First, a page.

Lov­ing it

Dr. Joanne Reid, from Stan­ley Bridge, en­joy­ing her ex­pe­ri­ence at World Games

The Guardian (Charlottetown) - - SPORTS -

It’s an ex­pe­ri­ence Joanne Reid will never for­get.

And although she may not have had an op­por­tu­nity to watch many events, her in­ter­ac­tion with the ath­letes pro­vided last­ing mem­o­ries.

“It is amaz­ing,” said Reid. “Oh my God, I love it.

“There is so much energy and ex­cite­ment. The ath­letes are so pas­sion­ate about what they are do­ing.”

That’s how Reid de­scribed her time as a clin­i­cal di­rec­tor at the 2015 Spe­cial Olympics World Games. She ar­rived in Los An­ge­les on Wed­nes­day night, and was sched­uled to fly home Sun­day.

“I re­ally lucked out get­ting the op­por­tu­nity,” said Reid, who is from Stan­ley Bridge and a grad­u­ate of Kens­ing­ton In­ter­me­di­ate-Se­nior High School. “Spe­cial Olympics P.E.I. set me up with it.”

In her role with the Spe­cial Olympics MedFest Healthy Ath­letes’ in­ter­na­tional pro­gram, Reid was part of a team of physi­cians per­form­ing phys­i­cal ex­ams and giv­ing ath­letes med­i­cal clear­ance to par­tic­i­pate. The pro­gram also in­cluded den­tists, op­tometrists, neu­rol­o­gists and os­teopa­thy doc­tors.

“We are sched­uled for shifts of about four hours at a time,” said the soon-to-be 29-year-old daugh­ter of Wil­bert and Brenda Reid in a phone in­ter­view with TC Media re­cently. “It’s an amaz­ing op­por­tu­nity to meet pro­fes­sion­als in­ter­na­tion­ally that are brought to­gether with the same goal in mind with such dif­fer­ent back­grounds and ex­pe­ri­ences.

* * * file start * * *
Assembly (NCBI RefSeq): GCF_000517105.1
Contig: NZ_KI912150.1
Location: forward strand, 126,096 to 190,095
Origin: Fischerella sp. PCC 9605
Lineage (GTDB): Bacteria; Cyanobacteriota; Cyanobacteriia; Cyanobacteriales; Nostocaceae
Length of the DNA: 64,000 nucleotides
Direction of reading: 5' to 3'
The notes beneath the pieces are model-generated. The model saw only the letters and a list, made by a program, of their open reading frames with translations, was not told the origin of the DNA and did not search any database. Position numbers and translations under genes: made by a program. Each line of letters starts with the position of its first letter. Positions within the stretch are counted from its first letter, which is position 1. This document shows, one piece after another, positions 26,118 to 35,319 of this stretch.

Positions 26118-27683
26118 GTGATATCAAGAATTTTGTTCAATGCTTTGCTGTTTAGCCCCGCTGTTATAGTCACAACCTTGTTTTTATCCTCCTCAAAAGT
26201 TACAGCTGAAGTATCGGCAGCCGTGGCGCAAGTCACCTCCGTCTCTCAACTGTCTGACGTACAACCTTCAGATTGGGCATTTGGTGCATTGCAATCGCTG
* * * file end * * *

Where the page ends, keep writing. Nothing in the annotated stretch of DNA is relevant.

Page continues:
“Dur­ing med­i­cal school you do not get much train­ing with any in­di­vid­u­als with in­tel­lec­tual dis­abil­i­ties. I am re­ally new to it, but it’s a great way to learn.”

First ex­pe­ri­ence

Reid’s “first real in­volve­ment with Spe­cial Olympics” was a bowl­ing event on P.E.I. in late May.

The World Games’ op­por­tu­nity arose from that ex­pe­ri­ence, and the team of physi­cians screened 700 ath­letes from around the world at the Univer­sity of South­ern Cal­i­for­nia (USC) be­fore the start of com­pe­ti­tion.

“There were 40 ath­letes at that one (P.E.I. event), and down here there are 6,500,” added Reid, who grad­u­ated from med­i­cal school in May 2014 and now works in Char­lot­te­town.

Reid ad­mit­ted she had con­cerns about pos­si­ble lan­guage bar­ri­ers, but those were quickly put to rest.

“They have trans­la­tors, which is very help­ful,” said Reid. “Each team also has a med­i­cal per­son, so if you do find any­thing and need a re­fer­ral or fol­low-up when they go home, you can en­sure that hap­pens.”

Ge­og­ra­phy lessons

Reid was not only ex­am­in­ing ath­letes, but was also pro­vid­ing ge­og­ra­phy lessons.

“When I men­tion P.E.I., they kind of look at you like, ‘Where is that?,’” she re­called.


Dr. Joanne Reid, right, and physi­cian as­sis­tant stu­dent Amy lift 12-year-old swim­mer Ana from Ro­ma­nia. Reid added Ana was “so ex­cited” to be at the 2015 Spe­cial Olympics World Games and noted this photo “sums up the awe­some­ness of my ex­pe­ri­ence.” Ana, 12, is the youngest ath­lete swim­mer at the World Games.

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